Recent studies suggest that it takes longer for private equity funds to return capital back to investors. This means that the so-called life expectancy of these funds is increasing. Should investors get used to waiting for their returns?
According to a Financial Times article, the median fund dissolved in 2014 had the lifespan of 13.2 years. This means it had increased almost two years, as the lifespan stood at 11.5 years in 2008. As private equity sector keeps growing with investor demand, finding deals is becoming increasingly competitive, which in turn can increase the lifespan even more.
Holding on for Longer
A typical fund used to invest all of its capital by year five, with most of the money being returned back to investors around the ten-year mark. But the situation is now changing rapidly and investors need to be prepared for this.
Much of this is due to private equity firms holding on to the companies they acquire for longer. The average holding period has increased by almost twofold. The current holding period is closer to six years, while three years was a much more typical scene prior to the financial crash.
Private equity funds are currently sitting on record numbers of equity. According to Preqin, there has been an 11.9% increase in dry powder on 2013. The total amount stood at around $1.2 trillion in December 2014.
What Can Investors Do?
If investors are nervous about waiting for their returns, there are some alternatives. The Financial Times analysts proposed selling “their stakes to specialist vehicles that buy up residual private equity funds”. Furthermore, Helen Steers, from the European primary investment platform Pantheon, said active management of the fund also helps. Selecting the right private equity funds as well as fund managers is crucial for fund success.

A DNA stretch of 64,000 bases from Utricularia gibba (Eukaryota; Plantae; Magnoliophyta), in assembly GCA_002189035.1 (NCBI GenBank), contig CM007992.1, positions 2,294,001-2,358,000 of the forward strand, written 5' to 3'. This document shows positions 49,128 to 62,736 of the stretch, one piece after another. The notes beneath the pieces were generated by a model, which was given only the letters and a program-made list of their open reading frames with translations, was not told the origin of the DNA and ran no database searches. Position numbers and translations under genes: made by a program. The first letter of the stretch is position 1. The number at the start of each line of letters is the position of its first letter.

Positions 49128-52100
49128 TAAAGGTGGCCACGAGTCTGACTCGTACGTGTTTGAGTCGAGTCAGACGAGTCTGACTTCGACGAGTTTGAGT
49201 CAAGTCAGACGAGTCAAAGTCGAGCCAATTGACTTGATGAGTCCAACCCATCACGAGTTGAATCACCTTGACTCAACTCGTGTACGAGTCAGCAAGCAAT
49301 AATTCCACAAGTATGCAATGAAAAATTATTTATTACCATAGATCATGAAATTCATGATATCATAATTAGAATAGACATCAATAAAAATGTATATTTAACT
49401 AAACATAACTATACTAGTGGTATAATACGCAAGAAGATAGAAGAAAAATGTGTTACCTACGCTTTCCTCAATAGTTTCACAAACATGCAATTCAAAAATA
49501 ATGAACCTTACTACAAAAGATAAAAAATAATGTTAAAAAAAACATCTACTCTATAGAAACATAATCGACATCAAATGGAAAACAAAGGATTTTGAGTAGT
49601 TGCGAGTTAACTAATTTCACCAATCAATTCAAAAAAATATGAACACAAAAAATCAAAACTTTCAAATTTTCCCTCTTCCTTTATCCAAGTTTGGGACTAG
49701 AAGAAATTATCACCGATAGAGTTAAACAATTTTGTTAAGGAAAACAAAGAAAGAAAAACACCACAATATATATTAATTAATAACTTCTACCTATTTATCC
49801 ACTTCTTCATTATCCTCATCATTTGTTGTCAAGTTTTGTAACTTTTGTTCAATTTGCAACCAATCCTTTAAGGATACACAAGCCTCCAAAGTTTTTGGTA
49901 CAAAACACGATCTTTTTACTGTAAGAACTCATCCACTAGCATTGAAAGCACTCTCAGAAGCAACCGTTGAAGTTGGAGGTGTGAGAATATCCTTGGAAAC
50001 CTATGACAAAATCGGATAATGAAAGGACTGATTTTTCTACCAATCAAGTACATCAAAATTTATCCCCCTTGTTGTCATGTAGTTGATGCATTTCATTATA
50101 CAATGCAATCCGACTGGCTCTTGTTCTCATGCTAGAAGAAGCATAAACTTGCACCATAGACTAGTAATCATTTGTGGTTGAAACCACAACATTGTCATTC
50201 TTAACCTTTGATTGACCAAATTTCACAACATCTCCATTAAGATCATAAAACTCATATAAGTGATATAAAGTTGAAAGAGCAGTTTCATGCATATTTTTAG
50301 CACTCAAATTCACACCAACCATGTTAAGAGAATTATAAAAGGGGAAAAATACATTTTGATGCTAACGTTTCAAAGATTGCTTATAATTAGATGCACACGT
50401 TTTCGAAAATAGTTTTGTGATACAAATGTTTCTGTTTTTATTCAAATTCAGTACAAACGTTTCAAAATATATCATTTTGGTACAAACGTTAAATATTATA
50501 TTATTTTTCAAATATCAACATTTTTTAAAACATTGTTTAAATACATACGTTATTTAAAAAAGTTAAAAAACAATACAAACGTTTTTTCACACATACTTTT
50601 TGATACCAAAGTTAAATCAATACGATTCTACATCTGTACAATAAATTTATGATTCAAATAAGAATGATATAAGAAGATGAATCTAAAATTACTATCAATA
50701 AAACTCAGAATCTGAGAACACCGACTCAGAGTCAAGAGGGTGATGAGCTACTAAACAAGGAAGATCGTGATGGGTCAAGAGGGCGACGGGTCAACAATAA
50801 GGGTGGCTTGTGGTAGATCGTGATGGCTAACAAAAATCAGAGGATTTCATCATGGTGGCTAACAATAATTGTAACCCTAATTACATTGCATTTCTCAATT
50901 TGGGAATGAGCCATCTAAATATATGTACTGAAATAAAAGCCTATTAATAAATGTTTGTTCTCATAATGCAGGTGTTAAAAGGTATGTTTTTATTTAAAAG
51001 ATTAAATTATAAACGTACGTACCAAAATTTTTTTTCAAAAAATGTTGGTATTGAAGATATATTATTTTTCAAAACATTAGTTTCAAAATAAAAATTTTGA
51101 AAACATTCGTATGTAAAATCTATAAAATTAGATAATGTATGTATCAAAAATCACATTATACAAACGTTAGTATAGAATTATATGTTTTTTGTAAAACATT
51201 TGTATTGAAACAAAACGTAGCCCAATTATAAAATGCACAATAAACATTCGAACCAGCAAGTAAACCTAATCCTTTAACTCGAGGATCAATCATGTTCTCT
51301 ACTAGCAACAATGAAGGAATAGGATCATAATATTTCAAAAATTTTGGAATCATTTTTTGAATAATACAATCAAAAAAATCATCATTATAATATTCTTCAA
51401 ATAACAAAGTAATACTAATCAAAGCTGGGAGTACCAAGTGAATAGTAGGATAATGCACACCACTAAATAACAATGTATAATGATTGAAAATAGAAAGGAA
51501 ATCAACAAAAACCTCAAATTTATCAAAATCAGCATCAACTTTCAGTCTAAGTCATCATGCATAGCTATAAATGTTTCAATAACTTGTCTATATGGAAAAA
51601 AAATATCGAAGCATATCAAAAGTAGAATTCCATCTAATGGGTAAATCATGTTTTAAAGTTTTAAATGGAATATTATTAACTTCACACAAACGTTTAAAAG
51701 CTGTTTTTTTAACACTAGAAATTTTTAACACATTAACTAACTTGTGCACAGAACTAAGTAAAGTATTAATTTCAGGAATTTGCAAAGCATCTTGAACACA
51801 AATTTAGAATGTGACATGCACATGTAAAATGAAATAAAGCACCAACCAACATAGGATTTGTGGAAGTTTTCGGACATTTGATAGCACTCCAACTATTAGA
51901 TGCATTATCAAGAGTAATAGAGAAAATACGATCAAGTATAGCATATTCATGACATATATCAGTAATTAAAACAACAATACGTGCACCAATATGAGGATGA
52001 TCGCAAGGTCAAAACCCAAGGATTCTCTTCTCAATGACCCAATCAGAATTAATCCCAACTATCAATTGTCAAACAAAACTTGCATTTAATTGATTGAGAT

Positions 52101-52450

It seems some investors might already be focusing on vetting managers more carefully. Interestingly enough the Preqin 2015 Outlook report shows that investor appetite for new fund managers has died down a bit and investors are opting for more experienced managers. Furthermore, the report says investors are “becoming increasingly sophisticated and many are seeking alternative ways in which to access the asset class”.
Becoming the Norm
It is very unlikely that private equity fund lifespan will decrease in the near future. Although things may not go back to normal, it’s also unlikely the lifespan will continue to grow much longer. According to the Money China Network, the exit environment is currently very positive, and low interest rates and available credit have halted the fund life increasing further.
But as the Preqin report showed, investors have been receiving relatively good returns in a stronger exit environment. There is also great investor appetite for investing in private equity. This could mean that 2015 is another record-breaking year when it comes to fundraising. But this poses the risk of increasing competition for deals, making it hard for funds to deploy capital, which in turn will keep fund lifespans high. For investors, it is another change in the sector they must get used to.